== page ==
By: Tony Best
For those who are in any doubt about of the importance of Thursday’s primary elections for seats in New York State’s legislative Assembly and the Senate in Albany and who are inclined to stay away from the polls need only look at what’s happening at home and across the country.
Increasingly, states are enacting legislation that’s putting mounting pressure on immigrants, especially those who may be in the country illegally. The obvious goal of the anti-immigrant forces is to encourage the foreign born to leave their new homes and find sanctuary elsewhere. In New York, immigrants don’t face such harassment but on the legislative docket are immigrant friendly bills that would make life easier for young people desirous of working or getting a sound education but are prevented from doing so because of their status. For instance, the ability to secure a driver’s license after being receiving permission under President Barack Obama’s deferred deportation initiative is one such measure. Voters must be mindful of the fact that it is the legislature and state agencies that approve budgets and regulate our schools. It’s the Assembly and the upper chamber that allocate state resources to keep our hospitals and clinics accessible to the poor and the middle class in urban and suburban centers.
“That’s why we should be conscious of our participation in these elections and it would be made very clear who participated in this election and who didn’t based on the precincts that come out to vote,” said U.S. Congresswoman Yvette Clarke, Democrat of Brooklyn in a timely reminder about the September 13th primary election.
The change in the voting day from the usual Tuesday to Thursday in September was ordered by the Board of Elections in deference to the September 11th memorial observations in Manhattan and elsewhere and voters should make the extra effort to cast their ballots.
Voting is a fundamental right in New York and we shouldn’t allow opportunities to select our leaders to slip through our fingers because of inconvenience or a lack of interest in public affairs.
Of the many candidates on the ballots across the City, three have earned this paper’s endorsement because of their commitment to public service, their track records in office and their election platforms.
First is State Assemblyman Nick Perry, a veteran lawmaker who has been in Albany since he was first elected by voters in Brooklyn’s 58th District in 1992. Perry, who was born and raised in Jamaica is the Deputy Majority Leader of the Assembly, an influential position in the state capital that enables him to influence the passage of legislation, the allocation of state financial and other resources, and the decisions of state agencies responsible for health, education, services to the elderly and the youth and development of small businesses.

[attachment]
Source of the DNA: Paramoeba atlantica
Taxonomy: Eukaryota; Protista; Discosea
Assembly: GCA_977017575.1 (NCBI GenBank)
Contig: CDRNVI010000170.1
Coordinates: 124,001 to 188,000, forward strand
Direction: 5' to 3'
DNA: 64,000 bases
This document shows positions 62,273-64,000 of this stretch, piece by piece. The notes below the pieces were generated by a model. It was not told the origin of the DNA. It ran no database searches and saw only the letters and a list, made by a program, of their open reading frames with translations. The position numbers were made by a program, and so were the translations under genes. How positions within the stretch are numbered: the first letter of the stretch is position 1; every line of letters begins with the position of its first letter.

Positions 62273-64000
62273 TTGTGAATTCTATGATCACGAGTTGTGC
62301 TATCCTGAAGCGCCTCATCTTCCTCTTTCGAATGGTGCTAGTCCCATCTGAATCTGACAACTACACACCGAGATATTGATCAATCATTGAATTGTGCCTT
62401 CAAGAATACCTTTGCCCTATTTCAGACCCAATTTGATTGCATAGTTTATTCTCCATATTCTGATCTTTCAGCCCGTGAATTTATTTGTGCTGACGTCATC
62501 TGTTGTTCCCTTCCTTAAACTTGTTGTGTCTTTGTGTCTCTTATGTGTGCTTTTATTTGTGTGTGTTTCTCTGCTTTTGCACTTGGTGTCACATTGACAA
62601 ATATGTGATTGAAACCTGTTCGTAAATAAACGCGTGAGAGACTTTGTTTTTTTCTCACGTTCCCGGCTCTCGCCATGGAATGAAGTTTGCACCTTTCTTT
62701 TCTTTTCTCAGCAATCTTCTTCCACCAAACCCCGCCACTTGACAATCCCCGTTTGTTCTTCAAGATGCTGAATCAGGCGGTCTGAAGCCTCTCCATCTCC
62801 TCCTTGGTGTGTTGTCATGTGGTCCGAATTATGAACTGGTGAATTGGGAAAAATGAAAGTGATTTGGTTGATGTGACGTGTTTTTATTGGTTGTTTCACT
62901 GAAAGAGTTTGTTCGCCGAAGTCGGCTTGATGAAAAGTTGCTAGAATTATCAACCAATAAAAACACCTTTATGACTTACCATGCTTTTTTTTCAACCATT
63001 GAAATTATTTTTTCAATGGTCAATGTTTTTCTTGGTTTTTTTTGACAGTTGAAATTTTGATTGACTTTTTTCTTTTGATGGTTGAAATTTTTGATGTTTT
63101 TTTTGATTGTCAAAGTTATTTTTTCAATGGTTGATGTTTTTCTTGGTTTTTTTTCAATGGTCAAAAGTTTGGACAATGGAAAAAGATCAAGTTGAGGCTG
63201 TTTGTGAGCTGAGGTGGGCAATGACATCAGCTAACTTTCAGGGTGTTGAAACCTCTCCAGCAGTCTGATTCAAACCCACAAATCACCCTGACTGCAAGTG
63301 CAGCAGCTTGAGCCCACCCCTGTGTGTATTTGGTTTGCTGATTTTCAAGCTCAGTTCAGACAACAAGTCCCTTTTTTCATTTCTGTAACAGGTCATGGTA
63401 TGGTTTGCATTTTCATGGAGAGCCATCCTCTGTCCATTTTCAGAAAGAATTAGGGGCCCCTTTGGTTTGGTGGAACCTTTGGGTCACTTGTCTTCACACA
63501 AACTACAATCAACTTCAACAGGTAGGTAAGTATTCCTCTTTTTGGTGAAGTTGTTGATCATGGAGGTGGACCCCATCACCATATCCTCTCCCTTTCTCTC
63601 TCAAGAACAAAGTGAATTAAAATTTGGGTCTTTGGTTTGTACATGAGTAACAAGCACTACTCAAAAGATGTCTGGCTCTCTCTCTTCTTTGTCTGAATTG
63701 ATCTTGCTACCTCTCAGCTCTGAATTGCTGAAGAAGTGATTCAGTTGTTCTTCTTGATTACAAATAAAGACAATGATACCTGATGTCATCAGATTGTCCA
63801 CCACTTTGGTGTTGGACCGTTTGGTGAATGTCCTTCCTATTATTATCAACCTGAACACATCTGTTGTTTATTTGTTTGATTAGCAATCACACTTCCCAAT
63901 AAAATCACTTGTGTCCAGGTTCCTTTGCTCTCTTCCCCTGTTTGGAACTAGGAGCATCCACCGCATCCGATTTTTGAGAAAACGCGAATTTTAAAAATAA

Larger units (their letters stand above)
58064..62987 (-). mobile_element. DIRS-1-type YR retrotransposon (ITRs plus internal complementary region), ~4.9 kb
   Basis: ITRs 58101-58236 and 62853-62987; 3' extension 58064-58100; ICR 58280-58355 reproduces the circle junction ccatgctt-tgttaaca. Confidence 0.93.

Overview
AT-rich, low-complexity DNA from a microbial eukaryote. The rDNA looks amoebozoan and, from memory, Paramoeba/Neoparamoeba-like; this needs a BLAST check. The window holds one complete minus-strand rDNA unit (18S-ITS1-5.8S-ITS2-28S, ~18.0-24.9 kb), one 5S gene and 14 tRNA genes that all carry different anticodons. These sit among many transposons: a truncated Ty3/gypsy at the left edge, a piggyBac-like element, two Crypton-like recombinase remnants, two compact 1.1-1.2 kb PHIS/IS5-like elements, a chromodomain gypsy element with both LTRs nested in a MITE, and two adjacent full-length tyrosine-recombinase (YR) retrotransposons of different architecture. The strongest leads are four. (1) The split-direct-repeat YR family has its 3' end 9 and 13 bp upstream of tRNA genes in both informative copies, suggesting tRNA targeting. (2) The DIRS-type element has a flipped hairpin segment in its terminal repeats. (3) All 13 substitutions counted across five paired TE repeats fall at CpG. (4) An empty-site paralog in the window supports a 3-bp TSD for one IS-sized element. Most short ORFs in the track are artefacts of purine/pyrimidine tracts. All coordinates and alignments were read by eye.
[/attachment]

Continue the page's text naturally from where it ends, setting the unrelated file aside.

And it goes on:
Perry, Chairman of the New York State Association of Black and Puerto Rican Legislators, has earned a reputation as a conscientious representative with a track record of bringing effective services to his constituents.
Next is State Senator Kevin Parker, who like Perry represents a large Caribbean population in Central Brooklyn. In the decade since he was first elected to State’s upper chamber, Parker has shown a keen interest in the plight of immigrants and on how to improve their economic and social condition. As the Chairman of the Senate Democratic Task Force on New Americans, Parker has vigorously supported the comprehensive immigration Reform and is a strong backer of President Obama’s deportation deferral initiative for young people. But he isn’t simply a voice for immigrants. Just the other day he took up the cause that is helping to keep the doors of Down State Medical Center open to Brooklyn residents and has repeatedly called for state funds to be made available for programs that keep young people off the street and involved in meaningful youth development activities.
As in the case of Perry, Parker’s place is in Albany, speaking out against uncaring social policies, including the stop and frisk police nightmare and was a strong advocate for legislation that is protecting the rights of domestics, many of whom are from the Caribbean.
Then there is Assemblyman Guillermo Linares who is conducting a determined campaign to replace State Senator Adriano Espaillat, the politician who tried but failed to unseat U.S. Congressman Charlie Rangel in the recent Democratic Primary for the Harlem seat in the House of Representatives.
Linares, who, incidentally backed Rangel and in the process triggered Espaillat’s anger is known for his independence, his keen interest in immigrants, not simply in Manhattan or the Bronx but across the City. As Mayor Michael Bloomberg’s Commissioner of the office of immigrant affairs, he functioned as a bridge between immigrant communities and City government, usually paying no attention to people’s immigration status. There is little mystery behind his immigration advocacy. He too was an immigrant who became an American citizen during his sophomore year at City College of the City University of New York.
But Immigration doesn’t define Linares. As a member of the New York City Council, he once defied the then Speaker Gifford Miller who wanted rent controlled apartments to be returned to the market once they became empty. As housing advocates saw it, Miller’s plan posed a serious threat to affordable housing in the City and Linares decision to buck the powerful speaker showed earned his friends and supporters among advocates of housing for the poor. That has been his trademark as a lawmaker and that’s why he needed in Albany.